Interesting that you don’t see the praying mantis until the star is removed. Perhaps I will add a tiny star. So many possibilities. So little time.
Interesting to think about the difference between critique and criticism. Your kitty is so puffy that I’d like to pet it!
Thank you, Nancy for sharing your thoughts. Of course the difference between critique and criticism is loosely defined by me. But I think it captures the nuance of the two. What I appreciate about a good critique is it provides options and insight for moving forward. Criticism stops you in your tracks. I love your comment that you feel the need to pet the kitty. Makes me feel my mission is accomplished. 🙂
That large star drew my eye as soon as I saw it and it jars – it just stands out too much, doesn’t blend. However without the star my eye happily wanders all round – and really loves what it sees by the way – and those smaller stars seem to blend in quite happily. xx
Excellent analysis, Lin. Thank you. My initial thought was to vary scale and style of the stars. Great theory, but not so successful in practice. I shall bare your thoughts in mind.
In my mind, any GREEN sewing counted for this month’s Rainbow Scrap Challenge! The scale and positioning of that large star block felt somewhat out of place on your In the Beginning quilt. I think you’ve hit of a good solution for fixing the problem. Another solution might be to fit the star into his outstretched hand, but that could feel equally as “off” as the original positioning. Best of luck with reworking it!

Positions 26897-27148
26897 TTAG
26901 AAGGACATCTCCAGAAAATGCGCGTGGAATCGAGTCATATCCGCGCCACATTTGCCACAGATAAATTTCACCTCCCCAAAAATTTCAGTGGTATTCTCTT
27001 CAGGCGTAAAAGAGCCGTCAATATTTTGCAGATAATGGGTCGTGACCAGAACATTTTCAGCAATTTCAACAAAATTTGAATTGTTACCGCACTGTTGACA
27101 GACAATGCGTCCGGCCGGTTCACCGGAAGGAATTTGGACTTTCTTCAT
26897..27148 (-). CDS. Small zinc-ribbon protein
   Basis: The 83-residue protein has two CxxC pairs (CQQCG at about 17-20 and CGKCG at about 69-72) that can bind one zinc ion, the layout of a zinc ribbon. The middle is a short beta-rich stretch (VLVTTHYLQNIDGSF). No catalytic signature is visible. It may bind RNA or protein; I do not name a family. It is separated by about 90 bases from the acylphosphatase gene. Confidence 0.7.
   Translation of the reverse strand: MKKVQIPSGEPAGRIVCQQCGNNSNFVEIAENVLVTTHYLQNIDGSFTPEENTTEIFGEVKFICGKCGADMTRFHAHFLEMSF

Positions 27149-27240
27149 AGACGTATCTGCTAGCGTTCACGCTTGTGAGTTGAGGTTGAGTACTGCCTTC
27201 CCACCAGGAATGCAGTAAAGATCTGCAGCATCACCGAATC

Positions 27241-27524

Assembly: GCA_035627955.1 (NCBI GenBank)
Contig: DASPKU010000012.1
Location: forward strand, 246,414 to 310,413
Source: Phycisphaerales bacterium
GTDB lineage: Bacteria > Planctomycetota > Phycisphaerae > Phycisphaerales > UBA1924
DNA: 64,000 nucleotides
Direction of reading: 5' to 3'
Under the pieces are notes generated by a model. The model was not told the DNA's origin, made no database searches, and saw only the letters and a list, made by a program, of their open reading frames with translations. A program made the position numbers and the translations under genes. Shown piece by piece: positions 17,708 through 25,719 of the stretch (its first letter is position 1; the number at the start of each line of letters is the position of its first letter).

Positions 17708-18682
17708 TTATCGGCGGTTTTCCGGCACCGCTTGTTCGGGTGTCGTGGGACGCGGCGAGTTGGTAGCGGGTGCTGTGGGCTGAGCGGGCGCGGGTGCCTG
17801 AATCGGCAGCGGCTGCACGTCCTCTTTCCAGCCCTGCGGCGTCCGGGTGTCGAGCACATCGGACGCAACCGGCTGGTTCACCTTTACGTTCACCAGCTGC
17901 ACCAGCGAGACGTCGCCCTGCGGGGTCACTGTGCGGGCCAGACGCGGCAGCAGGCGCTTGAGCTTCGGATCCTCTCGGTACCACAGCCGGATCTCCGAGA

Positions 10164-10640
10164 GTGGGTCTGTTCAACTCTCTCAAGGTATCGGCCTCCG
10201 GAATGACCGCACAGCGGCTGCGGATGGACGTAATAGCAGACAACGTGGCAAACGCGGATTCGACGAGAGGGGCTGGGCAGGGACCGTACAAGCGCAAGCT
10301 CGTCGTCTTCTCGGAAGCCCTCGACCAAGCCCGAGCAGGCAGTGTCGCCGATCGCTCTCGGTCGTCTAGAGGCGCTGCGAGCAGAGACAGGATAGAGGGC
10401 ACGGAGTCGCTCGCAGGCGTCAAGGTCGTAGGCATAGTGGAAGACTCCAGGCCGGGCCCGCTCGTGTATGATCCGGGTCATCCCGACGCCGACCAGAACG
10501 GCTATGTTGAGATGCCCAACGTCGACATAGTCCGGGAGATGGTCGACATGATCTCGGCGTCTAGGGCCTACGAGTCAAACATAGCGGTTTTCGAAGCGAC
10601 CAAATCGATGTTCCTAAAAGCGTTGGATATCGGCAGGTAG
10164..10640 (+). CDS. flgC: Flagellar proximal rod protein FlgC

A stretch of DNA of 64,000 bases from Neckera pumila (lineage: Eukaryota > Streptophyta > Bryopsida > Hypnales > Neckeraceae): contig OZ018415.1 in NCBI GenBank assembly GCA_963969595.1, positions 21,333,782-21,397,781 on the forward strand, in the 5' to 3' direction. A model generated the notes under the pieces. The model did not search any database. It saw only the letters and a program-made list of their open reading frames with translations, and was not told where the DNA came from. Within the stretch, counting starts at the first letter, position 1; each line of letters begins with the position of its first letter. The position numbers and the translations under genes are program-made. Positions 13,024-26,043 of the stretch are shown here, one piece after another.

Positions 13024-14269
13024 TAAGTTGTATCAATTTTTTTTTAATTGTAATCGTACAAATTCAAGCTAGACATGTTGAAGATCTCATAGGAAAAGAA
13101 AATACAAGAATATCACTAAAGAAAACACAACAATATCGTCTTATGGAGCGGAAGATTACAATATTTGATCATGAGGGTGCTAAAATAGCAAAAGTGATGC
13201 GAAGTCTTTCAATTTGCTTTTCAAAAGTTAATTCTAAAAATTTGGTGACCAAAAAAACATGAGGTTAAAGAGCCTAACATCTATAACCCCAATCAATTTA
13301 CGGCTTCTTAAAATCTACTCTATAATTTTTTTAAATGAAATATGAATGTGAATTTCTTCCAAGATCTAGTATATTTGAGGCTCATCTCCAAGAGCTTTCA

I laughed at the opening of your comment. You said what we quilters we believe, rules are guidelines and to be interpreted liberally.
In fact I did think about the possibility of positioning a star in the extended hand/pillar. I would need to scale it down so it doesn’t dwarf what it is resting on.
Thank you for your sharing your ideas.
Some pieces of art have universal appeal. Most will appeal to some and not to others. What looks like a focal point to me may stick out like a sore thumb to someone else. The big star could be a focus or a sore thumb. In my opinion, critique is positive, looking to help/improve whereas criticism is just bitchiness.
I do agree with Joy about the use of green in March for RSC. I usually struggle with yellow. While all others colors work well with a light/white background, yellow pales into the background (pun intended). So, last year, instead of making yellow blocks, I made a small yellow (and royal blue) quilt honoring Ukraine and her fierce leader Zelenskyy.
Preeti, I have noticed other in the RSC expanding the rules. I love your way of incorporating yellow during the yellow month. A great solution.
Yes, critique does have a positive, supportive and helpful spin, while criticism can come across as disabling and hurtful.
Comments are closed.